One Secret for Advancing Your Career
- Downloading from the Internet
- Many stories on Web sites are presented a section at a time. When you finish reading the first section, you must click on “Next” or “2” to get to the next part. Don’t waste your time.
- Click on the “print” link, and the entire story appears on one page. Copy and paste it into a word processing document—Word, AppleWorks or whatever you use.
- I suggest you put all stories in one or two formats—say Word and PDF—so they look alike and are always accessible on whatever computer you end up using.
- Often the name of the publication and date are omitted from the “Print” version of a Web story. Be sure these are in the story you save. If not, manually type them in.
- If the story has helpful illustrations, charts, graphs or time lines, you can paste them into most word processing documents.
- You may want to copy the URL and paste it at the top in small type — so if you need to see the original some day, you have the information. This is also handy if someone challenges your accuracy. Reply with the URL and you're done.
- If you have a story you can't identify, go to Google and type in the first sentence surrounded by quotation marks. Google will find it.
- From a newspaper, magazine or journal
- Go to Google and type in the first sentence surrounded by quotation marks. Google will find it.
- If the publisher requires payment, Google may well list this same story on some other site for free—the result of a deal between the original copyright holder and a licensee.
- If not available online due to exclusivity, scan the text and illustrations into your computer.
The File Name
- Once in your computer, the document must be labeled.
- Do not rely on the actual headline; writers frequently use cute or clever headlines to attract attention that make no sense six months or a year later.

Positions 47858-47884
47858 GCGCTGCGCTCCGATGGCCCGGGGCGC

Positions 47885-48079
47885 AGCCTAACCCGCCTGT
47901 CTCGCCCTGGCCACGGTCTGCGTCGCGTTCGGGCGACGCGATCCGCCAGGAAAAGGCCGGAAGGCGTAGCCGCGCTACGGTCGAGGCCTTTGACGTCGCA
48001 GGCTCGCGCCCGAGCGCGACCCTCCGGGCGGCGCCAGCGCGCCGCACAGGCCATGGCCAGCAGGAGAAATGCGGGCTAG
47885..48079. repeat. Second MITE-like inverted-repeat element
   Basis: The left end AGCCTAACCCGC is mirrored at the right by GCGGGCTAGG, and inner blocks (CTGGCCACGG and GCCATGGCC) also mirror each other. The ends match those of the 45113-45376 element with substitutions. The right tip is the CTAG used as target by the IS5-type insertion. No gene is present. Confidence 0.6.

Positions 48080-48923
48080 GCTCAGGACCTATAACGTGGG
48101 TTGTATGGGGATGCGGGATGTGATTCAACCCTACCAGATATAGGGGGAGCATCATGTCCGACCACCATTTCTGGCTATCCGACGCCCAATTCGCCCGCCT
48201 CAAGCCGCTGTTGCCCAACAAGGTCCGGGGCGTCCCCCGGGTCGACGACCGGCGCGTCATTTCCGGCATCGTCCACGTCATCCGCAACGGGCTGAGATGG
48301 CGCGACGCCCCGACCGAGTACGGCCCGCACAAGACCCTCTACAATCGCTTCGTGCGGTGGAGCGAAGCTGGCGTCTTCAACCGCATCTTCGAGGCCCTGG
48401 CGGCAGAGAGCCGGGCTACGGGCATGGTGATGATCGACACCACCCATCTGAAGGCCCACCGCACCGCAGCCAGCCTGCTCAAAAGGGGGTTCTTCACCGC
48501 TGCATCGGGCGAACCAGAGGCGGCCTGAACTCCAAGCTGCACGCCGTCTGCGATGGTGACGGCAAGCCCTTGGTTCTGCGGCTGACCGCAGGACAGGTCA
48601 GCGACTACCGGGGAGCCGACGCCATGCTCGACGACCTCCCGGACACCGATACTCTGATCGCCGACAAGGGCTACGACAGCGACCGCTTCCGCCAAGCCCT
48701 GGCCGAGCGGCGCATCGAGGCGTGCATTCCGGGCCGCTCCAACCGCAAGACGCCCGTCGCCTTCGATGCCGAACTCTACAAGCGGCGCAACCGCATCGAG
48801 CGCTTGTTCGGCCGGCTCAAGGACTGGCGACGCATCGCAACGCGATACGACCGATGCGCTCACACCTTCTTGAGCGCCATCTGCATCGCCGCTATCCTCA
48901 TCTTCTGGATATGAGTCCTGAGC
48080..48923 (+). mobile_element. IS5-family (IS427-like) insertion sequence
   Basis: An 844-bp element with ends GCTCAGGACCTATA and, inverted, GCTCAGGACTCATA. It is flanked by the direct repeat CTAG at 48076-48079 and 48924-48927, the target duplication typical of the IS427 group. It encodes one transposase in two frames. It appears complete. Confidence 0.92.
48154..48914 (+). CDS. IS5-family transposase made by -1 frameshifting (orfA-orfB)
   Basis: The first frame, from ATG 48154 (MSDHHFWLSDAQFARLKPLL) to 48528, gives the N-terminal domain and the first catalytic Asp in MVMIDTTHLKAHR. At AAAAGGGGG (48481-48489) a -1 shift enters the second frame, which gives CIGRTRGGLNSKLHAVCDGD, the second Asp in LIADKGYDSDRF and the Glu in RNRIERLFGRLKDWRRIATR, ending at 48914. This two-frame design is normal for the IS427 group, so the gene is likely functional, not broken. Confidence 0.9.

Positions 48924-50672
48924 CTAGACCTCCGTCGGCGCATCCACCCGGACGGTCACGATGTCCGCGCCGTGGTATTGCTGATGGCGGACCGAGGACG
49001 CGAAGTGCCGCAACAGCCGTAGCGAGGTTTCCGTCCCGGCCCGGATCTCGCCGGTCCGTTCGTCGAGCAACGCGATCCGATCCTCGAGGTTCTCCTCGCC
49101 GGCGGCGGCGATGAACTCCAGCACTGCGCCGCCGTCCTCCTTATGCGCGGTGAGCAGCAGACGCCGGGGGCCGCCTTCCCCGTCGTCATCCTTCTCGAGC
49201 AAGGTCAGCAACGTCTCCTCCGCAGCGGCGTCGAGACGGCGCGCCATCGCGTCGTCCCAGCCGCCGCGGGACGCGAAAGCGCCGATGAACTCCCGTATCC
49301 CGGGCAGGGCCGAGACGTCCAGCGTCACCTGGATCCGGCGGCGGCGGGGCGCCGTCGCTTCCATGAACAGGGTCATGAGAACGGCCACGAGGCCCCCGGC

- Instead, give the story a title that will jog your memory on what it's about.
- This is your private archive, so you can use shorthand (e.g., “2” for “to,” “4” as “for,” “FU” for “follow-up,” etc.). These may not make sense to an outsider, but I recognize the stories. Examples from my archive:
- Fire People, How 2
- Ad $$ Moving Out of Media
- Be 1st, Not Better – Reis
- Blogs 4 Lo-Cost Mktg
- Search Engines R Thieves
- Think of your filing system like a cookbook. You would not file recipes under “Scrambled Eggs” and “Fried Eggs,” but rather “Eggs, Scrambled” and “Eggs, Fried,” so all of them appear under “Eggs”.
- With people, use last name first (e.g., Obama, Barack rather than Barack Obama)
Where to File
The first thing I see when I go into my archive is a series of file folders. The first five major subject headings:
- Aid, International
The largest main heading is: I-N-D-U-S-T-R-I-E-S. The reason for the spaces between letters is that this is a huge file with 80 subfiles, and I want it to pop out immediately. The first five subcategories (also as file folders):
- Alcohol, Beer, Wine
Each of these has dozens of subfiles—some in file folders, others as individual Word documents.
Another huge file is P-E-O-P-L-E with subfiles being letters of the alphabet. Generally, I aggregate all the stories about an individual in this one place.
A story only appears once in the entire file. Keeping duplicate stories all over the archive would be confusing and gobble up space. For example, here is what you will find in my file on Steve Case, founder of AOL:
- Case, Steve
- Case Admits Failures
- Case Quits as T-W Director
- Case Health Biz
- Case Sorry 4 AOL-Time Merger
- Case-Levin Anncmt
- Case, TW Is a Thorn 2
- Levin & Case
- Levin, Gerald Talks
- SEE AOL
- SEE Brandt, Janice
- SEE Levin, Gerald
NOTE: See illustration below how this file looks on computer screen.